FEATURE: Sir Arnold Wesker says he’s delighted by revivals of his work
Published: 22 March, 2012
by GERALD ISAAMAN
He had 200 people at his 70th birthday party. And there will be only 100 when he celebrates his 80th birthday in May. “It is going to be a more intimate affair,” Arnold Wesker insisted.
But the event will perhaps be a more joyous occasion for the noted and knighted playwright, one of the original Angry Young Men of the theatre more than half a century ago, thanks to a remarkable surprise birthday received in advance.
The King’s Head, Islington’s famed pub theatre, is to present a landmark 80th birthday season of his work that will include the first London revival of his opera Caritas, originally commissioned by Opera North in 1991 and rarely seen since.
The season will extend into next year with the world premiere of The Wesker Trilogy: Revisited, a stage adaptation of an unproduced film script based on his three most famous plays, Chicken Soup with Barley, Roots and I’m Talking About Jerusalem.
And there may yet be more to follow with talks taking place for the production of his latest play, Joy and Tyranny, now completed and published, which was born out of the Arab spring.
Wesker, whose fame was at its highest during his days living in Bishops Road, Highgate, and while director of Centre 42 at the Roundhouse, Chalk Farm, is positively delighted with the injection of on-stage life into his work.
It follows the success last year of the revival of Chicken Soup with Barley at the Royal Court Theatre, where it made its debut, and a new production of The Kitchen at the National Theatre.
“They have all come out of the blue,” he told me at his present home in Brighton. “The latest approach came from Adam Spreadbury-Maher, the new director of the King’s Head, who used to run the Cock Tavern Theatre,in Kilburn, until it was closed down by the council.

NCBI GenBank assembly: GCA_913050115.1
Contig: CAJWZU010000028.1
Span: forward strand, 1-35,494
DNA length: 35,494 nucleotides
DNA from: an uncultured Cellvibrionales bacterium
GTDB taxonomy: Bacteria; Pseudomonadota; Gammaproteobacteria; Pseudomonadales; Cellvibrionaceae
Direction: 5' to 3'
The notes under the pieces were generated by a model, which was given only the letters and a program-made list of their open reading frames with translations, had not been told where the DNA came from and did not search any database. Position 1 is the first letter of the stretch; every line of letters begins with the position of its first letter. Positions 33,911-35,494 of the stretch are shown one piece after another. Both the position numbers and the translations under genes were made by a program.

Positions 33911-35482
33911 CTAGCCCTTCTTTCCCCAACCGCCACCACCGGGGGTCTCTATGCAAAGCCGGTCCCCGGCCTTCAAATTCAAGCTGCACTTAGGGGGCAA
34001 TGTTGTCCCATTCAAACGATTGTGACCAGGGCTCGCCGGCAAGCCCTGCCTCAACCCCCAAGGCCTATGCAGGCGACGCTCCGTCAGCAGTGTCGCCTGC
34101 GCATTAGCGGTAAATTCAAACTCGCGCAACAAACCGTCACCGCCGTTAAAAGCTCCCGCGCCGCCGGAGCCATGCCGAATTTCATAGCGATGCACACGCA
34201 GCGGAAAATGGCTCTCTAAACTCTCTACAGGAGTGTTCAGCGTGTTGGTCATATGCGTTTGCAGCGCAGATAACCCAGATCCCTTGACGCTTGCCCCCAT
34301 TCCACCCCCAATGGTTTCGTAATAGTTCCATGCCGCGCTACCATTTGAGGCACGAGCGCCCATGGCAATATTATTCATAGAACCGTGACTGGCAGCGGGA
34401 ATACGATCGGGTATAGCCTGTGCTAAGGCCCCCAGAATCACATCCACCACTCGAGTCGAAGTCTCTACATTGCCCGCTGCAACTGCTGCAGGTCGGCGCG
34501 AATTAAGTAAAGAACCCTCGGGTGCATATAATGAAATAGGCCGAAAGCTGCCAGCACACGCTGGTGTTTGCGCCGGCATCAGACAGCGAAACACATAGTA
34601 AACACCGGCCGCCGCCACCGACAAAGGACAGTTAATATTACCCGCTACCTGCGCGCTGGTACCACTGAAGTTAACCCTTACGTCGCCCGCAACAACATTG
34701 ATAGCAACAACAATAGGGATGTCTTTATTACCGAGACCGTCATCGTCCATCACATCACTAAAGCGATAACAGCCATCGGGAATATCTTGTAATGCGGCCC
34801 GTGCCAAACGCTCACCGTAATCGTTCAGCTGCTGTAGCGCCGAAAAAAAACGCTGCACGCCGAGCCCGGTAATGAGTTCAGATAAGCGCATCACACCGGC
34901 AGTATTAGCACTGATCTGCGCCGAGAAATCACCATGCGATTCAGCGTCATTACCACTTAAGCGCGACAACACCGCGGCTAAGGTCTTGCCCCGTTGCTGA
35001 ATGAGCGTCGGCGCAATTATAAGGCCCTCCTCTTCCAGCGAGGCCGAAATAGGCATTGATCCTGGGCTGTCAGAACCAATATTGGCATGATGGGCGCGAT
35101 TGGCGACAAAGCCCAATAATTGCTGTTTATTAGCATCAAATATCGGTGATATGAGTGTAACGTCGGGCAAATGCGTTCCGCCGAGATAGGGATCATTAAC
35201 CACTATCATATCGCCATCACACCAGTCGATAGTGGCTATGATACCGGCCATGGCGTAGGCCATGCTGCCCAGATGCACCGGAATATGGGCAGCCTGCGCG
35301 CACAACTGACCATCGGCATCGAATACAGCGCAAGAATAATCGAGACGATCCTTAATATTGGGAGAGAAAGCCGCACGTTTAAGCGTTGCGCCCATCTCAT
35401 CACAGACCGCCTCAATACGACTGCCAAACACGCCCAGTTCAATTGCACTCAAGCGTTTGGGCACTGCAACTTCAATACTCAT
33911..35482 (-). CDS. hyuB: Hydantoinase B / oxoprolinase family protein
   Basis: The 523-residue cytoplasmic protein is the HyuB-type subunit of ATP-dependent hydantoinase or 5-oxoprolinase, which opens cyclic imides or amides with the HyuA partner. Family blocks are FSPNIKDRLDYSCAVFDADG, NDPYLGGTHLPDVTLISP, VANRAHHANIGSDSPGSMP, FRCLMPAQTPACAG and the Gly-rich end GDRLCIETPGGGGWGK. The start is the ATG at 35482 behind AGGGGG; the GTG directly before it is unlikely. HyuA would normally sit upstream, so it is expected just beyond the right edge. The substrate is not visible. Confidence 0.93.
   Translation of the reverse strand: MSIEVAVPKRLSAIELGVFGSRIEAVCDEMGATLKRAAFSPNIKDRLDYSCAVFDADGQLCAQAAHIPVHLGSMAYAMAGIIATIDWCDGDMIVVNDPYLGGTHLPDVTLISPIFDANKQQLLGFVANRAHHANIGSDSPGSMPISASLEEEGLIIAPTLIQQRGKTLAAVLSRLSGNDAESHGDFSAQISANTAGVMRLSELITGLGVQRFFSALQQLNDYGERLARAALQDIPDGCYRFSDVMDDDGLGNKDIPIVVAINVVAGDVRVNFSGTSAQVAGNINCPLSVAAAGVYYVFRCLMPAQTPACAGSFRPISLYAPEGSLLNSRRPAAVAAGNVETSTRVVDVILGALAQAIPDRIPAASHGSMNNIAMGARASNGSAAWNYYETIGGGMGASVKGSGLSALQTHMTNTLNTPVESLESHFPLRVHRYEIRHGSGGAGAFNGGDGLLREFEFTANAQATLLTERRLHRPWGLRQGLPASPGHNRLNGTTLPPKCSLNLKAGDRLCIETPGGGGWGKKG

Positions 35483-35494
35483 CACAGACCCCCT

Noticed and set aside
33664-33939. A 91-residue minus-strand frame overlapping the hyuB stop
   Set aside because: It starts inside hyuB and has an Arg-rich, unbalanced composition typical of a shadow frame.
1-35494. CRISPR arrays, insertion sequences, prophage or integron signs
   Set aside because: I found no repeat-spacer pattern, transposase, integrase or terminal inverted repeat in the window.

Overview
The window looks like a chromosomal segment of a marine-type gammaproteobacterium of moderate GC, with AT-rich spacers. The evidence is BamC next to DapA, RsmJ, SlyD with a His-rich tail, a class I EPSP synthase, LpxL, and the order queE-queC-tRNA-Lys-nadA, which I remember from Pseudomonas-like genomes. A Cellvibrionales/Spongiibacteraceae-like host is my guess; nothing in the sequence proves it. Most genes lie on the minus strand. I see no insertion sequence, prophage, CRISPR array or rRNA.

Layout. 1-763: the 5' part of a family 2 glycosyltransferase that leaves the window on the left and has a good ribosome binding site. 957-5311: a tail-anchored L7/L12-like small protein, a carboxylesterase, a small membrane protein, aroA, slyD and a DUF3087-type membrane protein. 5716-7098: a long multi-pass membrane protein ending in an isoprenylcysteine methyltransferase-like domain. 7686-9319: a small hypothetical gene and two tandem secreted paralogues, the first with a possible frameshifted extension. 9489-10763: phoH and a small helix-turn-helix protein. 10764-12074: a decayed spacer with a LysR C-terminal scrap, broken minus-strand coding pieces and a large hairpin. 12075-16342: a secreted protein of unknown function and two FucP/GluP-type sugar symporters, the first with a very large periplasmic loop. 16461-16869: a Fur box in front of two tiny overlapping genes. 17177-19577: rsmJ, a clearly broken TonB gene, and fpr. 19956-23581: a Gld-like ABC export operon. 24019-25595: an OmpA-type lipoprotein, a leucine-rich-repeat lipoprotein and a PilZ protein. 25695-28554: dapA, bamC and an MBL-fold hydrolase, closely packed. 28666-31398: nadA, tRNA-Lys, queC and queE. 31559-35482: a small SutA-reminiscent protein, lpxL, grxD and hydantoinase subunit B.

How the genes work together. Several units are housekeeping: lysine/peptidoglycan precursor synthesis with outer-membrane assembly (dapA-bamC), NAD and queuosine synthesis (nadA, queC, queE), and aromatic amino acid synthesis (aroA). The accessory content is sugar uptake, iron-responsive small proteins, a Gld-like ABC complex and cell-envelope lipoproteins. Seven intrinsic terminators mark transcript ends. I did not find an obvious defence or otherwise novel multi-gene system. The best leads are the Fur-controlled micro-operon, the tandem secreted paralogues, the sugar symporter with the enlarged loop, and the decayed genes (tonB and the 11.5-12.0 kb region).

“He wanted to do something more extensive than what is planned now – a total of seven productions – but he has only managed to raise the finance for three,” Wesker says. “Nevertheless, what a wonderful thing it is for any playwright to have this happen right out of the blue for his 80th birthday.”
First on the agenda is a revival of Denial, the play Wesker wrote in 1997 about false memory syndrome, and first seen at the Bristol Old Vic in 2000.
This is followed by Caritas. Wesker is not well enough to travel frequently and has sent Spreadbury-Maher a video copy of the Denial production. “I shall go and see a run-through of Denial and I hope to be there on opening night,” he says. “I do hope I am well enough to go up to town.”
The Wesker Trilogy will not go on stage until April next year. It is something the playwright describes as “a fourth script rather than an adaptation of the three plays – a re-thinking of my past.”
It will be adapted for the stage by Rachel Grunwald and Spreadbury-Maher. “I don’t know what people will think about the way three well-known plays have been edited, and I’m intrigued to find out,” said Wesker. “Perhaps the King’s Head production will finally lead to that film being made.”
Meanwhile, his wife, Dusty, is preparing for his 80th birthday party.
“I do like birthdays and celebrating them surrounded by family and friends,” admits Wesker.
Meanwhile, there is good news too about his latest new play, Joy and Tyranny, which is finished and has been published. He is having talks at the King’s Head about the possibility of that going into production next year.
He wrote it at the time Osama Bin Laden had been killed, Ratko Mladic captured and Muammar Gaddafi was on the run, sending out a signal to warn tyrants that they can never get away with slaughtering people, as is happening in Syria at the moment.
“It does certainly fit into the world we have today and the awful things happening that we never thought would return,” he says. “It’s about the way tyrants feel intimidated by joy, how it is the poets, the painters and the intellectuals who are the first to be sent to jail. Tyrants always hate people who are happy and talented and challenging and make others feel happy, too. And it happens on more than one level, happiness too in the school playground being ruined by bullies.
“And that is the same as tyrants who use airplanes to bomb innocent people.”
So it seems that the once very angry young man, who, as something of an outcast, has earned more distinction abroad than in his native land, is back on the ball.
• Arnold Wesker 80th Birthday Season, The King’s Head Theatre, 115 Upper Street, Islington N1, 0207 478 0160, www.kingsheadtheatre.com Denial, May 15-June 9; Caritas, May 20-June 19; The Wesker Trilogy: Revisited will be staged in April 2013